“SHAKTI” – Action Program for Implementation of Juvenile Justice Act in the State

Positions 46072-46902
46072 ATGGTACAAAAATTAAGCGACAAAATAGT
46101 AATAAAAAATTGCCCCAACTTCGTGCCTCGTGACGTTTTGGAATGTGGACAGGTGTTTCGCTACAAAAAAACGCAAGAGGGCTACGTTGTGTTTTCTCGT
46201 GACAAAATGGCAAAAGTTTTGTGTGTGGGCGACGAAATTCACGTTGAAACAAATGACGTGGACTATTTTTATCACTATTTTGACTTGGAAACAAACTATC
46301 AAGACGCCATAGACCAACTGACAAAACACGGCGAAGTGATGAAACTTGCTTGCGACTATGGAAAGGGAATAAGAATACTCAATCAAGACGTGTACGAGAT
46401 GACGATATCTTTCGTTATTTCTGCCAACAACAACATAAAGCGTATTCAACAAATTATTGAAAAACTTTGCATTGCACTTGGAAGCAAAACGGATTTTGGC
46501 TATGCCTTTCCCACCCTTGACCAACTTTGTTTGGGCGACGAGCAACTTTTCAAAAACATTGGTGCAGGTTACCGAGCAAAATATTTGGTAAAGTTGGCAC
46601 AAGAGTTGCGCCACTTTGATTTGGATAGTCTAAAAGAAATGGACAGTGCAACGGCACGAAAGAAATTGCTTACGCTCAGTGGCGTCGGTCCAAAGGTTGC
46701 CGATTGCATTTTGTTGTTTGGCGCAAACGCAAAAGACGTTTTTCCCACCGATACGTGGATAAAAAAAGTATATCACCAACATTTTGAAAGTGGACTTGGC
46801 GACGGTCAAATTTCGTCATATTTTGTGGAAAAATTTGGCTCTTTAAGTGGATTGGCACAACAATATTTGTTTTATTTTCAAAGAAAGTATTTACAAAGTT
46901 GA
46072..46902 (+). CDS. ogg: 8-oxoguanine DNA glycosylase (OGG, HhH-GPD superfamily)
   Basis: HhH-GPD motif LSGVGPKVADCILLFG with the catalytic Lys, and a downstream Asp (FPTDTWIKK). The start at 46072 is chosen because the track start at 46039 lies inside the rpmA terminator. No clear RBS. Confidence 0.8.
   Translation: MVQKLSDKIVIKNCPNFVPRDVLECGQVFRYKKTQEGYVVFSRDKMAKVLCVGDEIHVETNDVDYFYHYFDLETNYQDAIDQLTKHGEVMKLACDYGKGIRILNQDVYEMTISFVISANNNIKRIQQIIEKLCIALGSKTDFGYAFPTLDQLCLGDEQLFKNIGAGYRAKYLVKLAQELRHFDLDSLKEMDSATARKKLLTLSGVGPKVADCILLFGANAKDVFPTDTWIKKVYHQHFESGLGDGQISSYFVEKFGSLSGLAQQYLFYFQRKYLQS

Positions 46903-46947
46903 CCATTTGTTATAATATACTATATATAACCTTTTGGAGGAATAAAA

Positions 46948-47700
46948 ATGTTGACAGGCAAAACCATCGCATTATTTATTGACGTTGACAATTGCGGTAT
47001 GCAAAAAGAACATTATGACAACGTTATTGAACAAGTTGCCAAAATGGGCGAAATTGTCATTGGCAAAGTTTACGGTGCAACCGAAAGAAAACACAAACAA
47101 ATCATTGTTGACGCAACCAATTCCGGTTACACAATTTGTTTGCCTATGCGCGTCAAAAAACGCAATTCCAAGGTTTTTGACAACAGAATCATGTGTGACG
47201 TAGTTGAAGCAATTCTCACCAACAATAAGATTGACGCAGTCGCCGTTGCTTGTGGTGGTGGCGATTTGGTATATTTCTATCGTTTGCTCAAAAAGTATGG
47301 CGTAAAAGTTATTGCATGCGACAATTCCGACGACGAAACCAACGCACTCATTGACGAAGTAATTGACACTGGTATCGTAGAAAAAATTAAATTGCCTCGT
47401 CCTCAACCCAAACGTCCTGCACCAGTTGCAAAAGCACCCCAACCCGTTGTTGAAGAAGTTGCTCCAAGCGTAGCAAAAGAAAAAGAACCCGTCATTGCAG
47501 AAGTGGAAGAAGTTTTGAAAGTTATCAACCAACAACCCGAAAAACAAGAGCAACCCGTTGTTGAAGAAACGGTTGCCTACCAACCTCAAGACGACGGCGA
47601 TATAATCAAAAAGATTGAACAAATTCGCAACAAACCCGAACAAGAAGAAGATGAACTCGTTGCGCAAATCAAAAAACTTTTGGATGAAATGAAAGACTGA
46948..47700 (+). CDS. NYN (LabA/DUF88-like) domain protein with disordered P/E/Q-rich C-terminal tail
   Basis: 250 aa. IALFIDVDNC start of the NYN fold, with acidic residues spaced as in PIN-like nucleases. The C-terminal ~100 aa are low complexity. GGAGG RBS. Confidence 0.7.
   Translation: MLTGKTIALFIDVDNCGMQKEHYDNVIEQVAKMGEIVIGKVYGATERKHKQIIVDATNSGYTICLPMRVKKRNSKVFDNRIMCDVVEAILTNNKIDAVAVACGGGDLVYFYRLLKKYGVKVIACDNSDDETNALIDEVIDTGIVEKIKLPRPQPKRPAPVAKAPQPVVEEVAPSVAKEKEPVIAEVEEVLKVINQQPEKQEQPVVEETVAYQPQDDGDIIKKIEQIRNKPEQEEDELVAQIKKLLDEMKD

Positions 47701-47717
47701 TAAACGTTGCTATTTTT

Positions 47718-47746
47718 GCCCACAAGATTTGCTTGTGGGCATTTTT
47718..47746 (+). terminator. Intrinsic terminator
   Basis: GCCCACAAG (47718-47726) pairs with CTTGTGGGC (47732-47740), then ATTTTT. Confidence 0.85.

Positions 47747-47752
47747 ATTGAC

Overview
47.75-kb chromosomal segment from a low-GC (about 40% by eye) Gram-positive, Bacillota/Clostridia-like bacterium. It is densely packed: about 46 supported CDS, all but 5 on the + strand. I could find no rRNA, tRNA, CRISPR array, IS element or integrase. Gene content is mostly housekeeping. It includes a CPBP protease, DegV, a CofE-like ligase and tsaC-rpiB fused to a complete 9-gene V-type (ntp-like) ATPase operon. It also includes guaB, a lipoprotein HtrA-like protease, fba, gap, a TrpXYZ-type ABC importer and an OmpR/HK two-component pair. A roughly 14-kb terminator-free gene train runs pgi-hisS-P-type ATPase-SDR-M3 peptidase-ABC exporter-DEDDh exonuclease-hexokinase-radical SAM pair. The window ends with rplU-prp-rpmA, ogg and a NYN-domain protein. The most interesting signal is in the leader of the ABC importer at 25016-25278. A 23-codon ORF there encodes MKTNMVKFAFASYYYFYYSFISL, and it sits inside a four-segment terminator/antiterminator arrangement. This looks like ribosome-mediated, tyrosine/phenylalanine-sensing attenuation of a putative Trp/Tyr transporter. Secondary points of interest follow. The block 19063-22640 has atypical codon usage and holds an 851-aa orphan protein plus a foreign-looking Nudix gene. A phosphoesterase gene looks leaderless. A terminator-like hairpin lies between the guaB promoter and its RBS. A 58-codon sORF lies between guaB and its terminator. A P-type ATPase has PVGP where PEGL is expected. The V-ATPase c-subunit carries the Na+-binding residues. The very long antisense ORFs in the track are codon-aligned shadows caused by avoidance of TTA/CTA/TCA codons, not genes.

When we consider the socio-economic backdrop influencing the administrative, political and legal nexus of juvenile justice, the regional picture is not encouragingly different from the national scenario. It is definitely aconcern that despite passage of two and half decades of a separate Act meant to deal with juvenile justice, the reality on the ground has not changed much. Our juvenile justice system specifically relating to procedures and practices calls for complete transformation to tackle the retarded pace of judicial processes, sluggish legal interventions and apathetic care at observation homes. While majority children of their age go through a time devoted to fun and creativity, alarmingly some children are busy fighting legal battles and suffering the wrath of inordinate delay. Many of them have no idea where their family is, or towards which destination they are heading, once they are released. Referring to the regional context, it is well ascertained that there are gross deviations to these norms abated by legislative apathy, bureaucratic misdemeanor and judicial retardation at time of actual need. Children who are detained in observation homes are usually from poor families having restricted option of access to education facilities. They have already experienced significant deprivation in their lives and hence when put in the observation home they are in immediate need of care and guidance. Despite the Act, observation homes have not been successful in achieving the objectives for which they have been set up as they still lack adequate and humane facilities for children. There must also be attitudinal transformation while dealing with such children. They must be shown some path towards progress as they are restrained to cope with life outside because of binding rigidity of social order. The rudimentary task of providing education and training to children is to enhance their chances of employability when they are released, and thereby reduce recidivism. However, there has been no demonstrated commitment to this issue by the governmental agencies or the prime actors in the civil society. So the focus is on sensitizing the major functionaries in the administration, judiciary and regulatory bodies to breathe the spirit of time and modify the procedures and removing the bottlenecks. Caught in the midst of rampant red tape, unending bureaucratic indifference are young citizens with traumatic present and future. Analytical exposition of baseline figures reveals that things are not going to alter radically unless a change in attitude at all levels happen at the earliest. “Project Shakti” makes a humble attempt to address the underlying issues influencing the socio-economic-legal and political current of the mainstream.

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